The Mysterious Note: Part 3 – New Babbage Clockhaven

Dr Ryne Beck Gravatar As the all-but-deserted Clockhaven Queen pulled in to port, I was struck by how much bigger and, if possible, even more impressive New Babbage seemed these days.

Steelhead: The Mysterious Note

Steelhead: The Mysterious Note

Even though I had only visited once (and then all too briefly) I could recall reading a travel guide by Burro Publications in Steelhead’s library and marvelling at the city’s use of technology. True that given my childhood in what had been Manchester I had (and indeed, have!) plenty of reason to distrust and even hate technology, but as a doctor I know full well that technology is only a tool and any evil, or good for that matter, wrought by technology is in fact created by the man, or creature, utilising the technology.

I was contemplating these philosophical quandaries as I disembarked and walked along the quay. Evening was setting in and the empty streets were growing dark. I was suddenly aware of just how awfully empty the streets were. A chill wind blew between the silent buildings, a strange keening sound only just evident over the noise of the Queen mooring up. I was certain I picked up a familiar scent wafting in from the city too, a sickly sweet smell that I knew all too well. Death was in the air.

Steelhead: The Mysterious Note

The shop was on the waterfront and the note had said to look out for a console or door which would open with a voice command and grant access to the cellar. I searched high and low but could find neither – the front of the shop was simply open and given the shop’s position on the quay any cellar there was likely to be very damp indeed. The only door I could find in the shop was a curious circular affair at the back of the shop, but there was no console nearby and it opened perfectly well with only the slightest of pulls.

Steelhead: The Mysterious Note

But what a strange place to have a door for it opened, by the smell of it, into the sewers of Clockhaven. Was this the cellar door the mysterious note alluded too? If so were the sewers (wide, covered canals which took the waste of the city away into the sea and were an engineering marvel the slums of Shanghai needed desperately if the outbreak of some foul disease was to be avoided) the means of delivery for the Bing Kong? And what were they delivering that was so important? There was only one way to find out: I had to enter the sewers and see where they led and to do that I would need a boat. There was only one place in Clockhaven I knew of that supplied such a vessel and I turned on my heels and headed into the darkening night…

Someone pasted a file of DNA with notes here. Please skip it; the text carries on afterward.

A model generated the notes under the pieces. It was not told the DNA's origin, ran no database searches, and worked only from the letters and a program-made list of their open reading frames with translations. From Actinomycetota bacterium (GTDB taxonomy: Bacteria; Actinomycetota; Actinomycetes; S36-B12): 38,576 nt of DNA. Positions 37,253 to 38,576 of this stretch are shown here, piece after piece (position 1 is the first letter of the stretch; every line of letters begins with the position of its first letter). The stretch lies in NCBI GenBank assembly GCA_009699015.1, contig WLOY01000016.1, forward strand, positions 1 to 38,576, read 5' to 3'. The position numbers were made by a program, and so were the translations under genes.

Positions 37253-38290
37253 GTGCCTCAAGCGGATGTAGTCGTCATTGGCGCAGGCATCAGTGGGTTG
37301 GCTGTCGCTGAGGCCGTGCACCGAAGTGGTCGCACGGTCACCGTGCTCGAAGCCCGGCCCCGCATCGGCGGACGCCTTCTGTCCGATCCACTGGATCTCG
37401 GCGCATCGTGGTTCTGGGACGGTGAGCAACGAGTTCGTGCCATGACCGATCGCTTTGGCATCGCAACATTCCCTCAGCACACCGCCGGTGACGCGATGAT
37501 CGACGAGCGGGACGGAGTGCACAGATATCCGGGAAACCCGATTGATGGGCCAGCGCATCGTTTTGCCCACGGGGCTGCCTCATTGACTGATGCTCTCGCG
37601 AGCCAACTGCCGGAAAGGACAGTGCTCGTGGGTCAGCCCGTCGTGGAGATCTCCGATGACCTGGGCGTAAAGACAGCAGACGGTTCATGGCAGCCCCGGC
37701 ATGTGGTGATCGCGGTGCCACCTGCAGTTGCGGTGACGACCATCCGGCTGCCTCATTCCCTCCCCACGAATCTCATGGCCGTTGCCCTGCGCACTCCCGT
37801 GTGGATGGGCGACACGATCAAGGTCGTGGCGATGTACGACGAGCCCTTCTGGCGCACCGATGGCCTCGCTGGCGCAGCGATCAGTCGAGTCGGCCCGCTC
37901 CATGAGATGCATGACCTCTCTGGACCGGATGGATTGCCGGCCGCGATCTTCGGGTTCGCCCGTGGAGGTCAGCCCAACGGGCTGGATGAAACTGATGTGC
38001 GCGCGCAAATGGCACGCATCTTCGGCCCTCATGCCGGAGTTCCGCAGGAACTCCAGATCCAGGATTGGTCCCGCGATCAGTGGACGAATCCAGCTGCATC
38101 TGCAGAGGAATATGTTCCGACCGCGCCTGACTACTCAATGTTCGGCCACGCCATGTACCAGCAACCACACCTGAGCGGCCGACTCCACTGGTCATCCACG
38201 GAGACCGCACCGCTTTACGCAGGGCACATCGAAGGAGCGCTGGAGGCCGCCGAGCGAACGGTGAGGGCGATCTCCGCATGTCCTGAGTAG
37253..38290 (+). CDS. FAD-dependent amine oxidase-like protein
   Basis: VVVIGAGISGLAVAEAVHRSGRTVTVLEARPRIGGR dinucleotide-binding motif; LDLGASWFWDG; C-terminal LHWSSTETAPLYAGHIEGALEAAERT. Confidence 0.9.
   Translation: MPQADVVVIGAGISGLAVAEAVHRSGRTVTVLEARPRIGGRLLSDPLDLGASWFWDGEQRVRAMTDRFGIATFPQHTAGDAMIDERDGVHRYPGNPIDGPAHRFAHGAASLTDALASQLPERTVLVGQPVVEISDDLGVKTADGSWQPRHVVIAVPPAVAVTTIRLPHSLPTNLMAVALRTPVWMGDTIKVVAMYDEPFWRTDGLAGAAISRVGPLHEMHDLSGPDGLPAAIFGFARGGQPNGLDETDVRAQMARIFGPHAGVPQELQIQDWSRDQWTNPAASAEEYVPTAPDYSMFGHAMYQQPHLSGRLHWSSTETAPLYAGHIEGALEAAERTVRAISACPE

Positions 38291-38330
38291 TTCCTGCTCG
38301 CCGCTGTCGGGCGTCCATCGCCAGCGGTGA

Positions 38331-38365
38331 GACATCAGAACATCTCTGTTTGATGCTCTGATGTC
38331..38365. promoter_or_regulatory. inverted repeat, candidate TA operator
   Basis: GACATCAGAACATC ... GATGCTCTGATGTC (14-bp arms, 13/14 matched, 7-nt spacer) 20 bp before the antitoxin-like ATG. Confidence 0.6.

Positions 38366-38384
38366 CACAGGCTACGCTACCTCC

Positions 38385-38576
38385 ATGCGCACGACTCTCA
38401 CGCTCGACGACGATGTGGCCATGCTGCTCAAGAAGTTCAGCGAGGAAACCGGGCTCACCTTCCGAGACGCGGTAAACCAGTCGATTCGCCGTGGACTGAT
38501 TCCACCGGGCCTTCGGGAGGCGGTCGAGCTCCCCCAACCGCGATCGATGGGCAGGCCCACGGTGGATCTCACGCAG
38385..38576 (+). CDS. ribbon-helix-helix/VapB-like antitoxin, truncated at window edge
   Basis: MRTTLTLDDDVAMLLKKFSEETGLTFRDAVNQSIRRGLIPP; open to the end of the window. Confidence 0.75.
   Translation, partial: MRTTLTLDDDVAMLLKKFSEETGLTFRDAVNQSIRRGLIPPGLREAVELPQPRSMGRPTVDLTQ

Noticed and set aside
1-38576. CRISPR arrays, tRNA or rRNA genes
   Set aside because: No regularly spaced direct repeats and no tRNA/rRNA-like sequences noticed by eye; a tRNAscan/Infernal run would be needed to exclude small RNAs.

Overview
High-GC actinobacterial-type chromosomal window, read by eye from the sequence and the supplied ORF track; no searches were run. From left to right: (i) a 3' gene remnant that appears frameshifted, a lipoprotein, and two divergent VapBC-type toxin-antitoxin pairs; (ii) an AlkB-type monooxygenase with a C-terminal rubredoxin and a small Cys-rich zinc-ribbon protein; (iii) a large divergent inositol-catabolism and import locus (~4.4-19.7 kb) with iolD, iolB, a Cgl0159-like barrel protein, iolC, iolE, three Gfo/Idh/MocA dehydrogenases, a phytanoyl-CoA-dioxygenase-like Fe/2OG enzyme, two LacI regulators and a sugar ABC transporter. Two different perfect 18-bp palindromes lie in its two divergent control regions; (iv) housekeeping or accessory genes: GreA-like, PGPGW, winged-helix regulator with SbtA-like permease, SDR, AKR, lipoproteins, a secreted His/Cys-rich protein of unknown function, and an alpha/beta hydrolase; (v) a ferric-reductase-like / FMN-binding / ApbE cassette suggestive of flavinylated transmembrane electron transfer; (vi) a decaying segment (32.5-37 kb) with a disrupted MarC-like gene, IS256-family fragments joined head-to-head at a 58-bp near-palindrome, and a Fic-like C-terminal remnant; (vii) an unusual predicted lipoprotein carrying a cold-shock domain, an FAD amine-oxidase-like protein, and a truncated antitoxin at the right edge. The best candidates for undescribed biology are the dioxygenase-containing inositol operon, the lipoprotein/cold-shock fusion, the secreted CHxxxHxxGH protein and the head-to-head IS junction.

Steelhead: The Mysterious Note


To be continued…
All the “The Mysterious Note” posts can be read here.




  1. Excellent, more sewers! I don’t know why, but I find it fascinating when builders create spaces beneath the city. I shall have to don my oldest clothes, affix a clothespin to my nose, and go exploring!

  2. @Dio – TY mate 🙂 I *love* taking pics in SL, but I do run a fine line where their use detracts from the tale, or the telling of the tale.

    @Rhianon Aye, I love the hidden spaces under sims 🙂 I really need to explore Steelhead’s tunnels…

  3. well Hon, I can’t say as I’ve seen any indication that your pictures detract from the storytelling (in fact–I’m not sure what you really mean by that–could you elaborate?).

    I think your images do a nice job of setting the tone (like the way that last one above does–a sort of suggestion of the beginning of a journey, with elements of dread and curiosity). They also foster sense of what the settings and characters are like, helping the reader to picture the reality within which your story take splace.

    In fact, your use of illustrations has inspired me to try harder at creating my own screenshot illustrations for the Deadwood stories. The only thing I have a concern about is that my shiity screenshot skills might place a limitation on the reader’s imgination, forcing him or her to see the story unfold in their mind’s eye in way that is kind of “meh” becuase the images I forced on them are “meh.”

    Sometimes I think the diverse ways that diverse readers picture the settings and the characters in their heads is probably much more interesting and rich than what I can provide for them in my feeble attempts at illustration.

  4. Hiya Dio – TY for your kind words on my photo skills 🙂

    I think you allude to one of worries I have about adding photos to a tale – that the photo may not be good enough or may not look quite right and therefore detract (or distract) from the tale itself.

    Another worry is that the photos start to become the tale… or start to dictate the tale. With this case I very much allowed the photos to dictate the tale and it worked (it’s a long story but basically I never intended to go to New Babbage – I read the clues incorrectly and blundered off like a lemon) but in other cases it really hasn’t.

    There is also a third issue – that of photos blocking the story. It’s a fine line and in the past I’ve found that the perceived need for photos has stopped a tale moving on – I couldn’t get in-world to take the shorts, or couldn’t find just the right props or location or whatever and BOOM! the story stops dead and is very hard to restart. This is what happened to my first two tales, Backpacking Burro and The Island and really it’s only since writing Lost & Found in Steelhead (in which I used very few photos) that I’ve realised just how limiting my dependence on them had become.

    I will say about your tales, Dio, that the occasional use of one or maybe two shosts here and there has always felt like a bonus that has never distracted me from your writing. I honestly think you have a good balance as it stands and whilst I’d always love more photos, don’t ever feel your skills as a wordsmith need them 🙂

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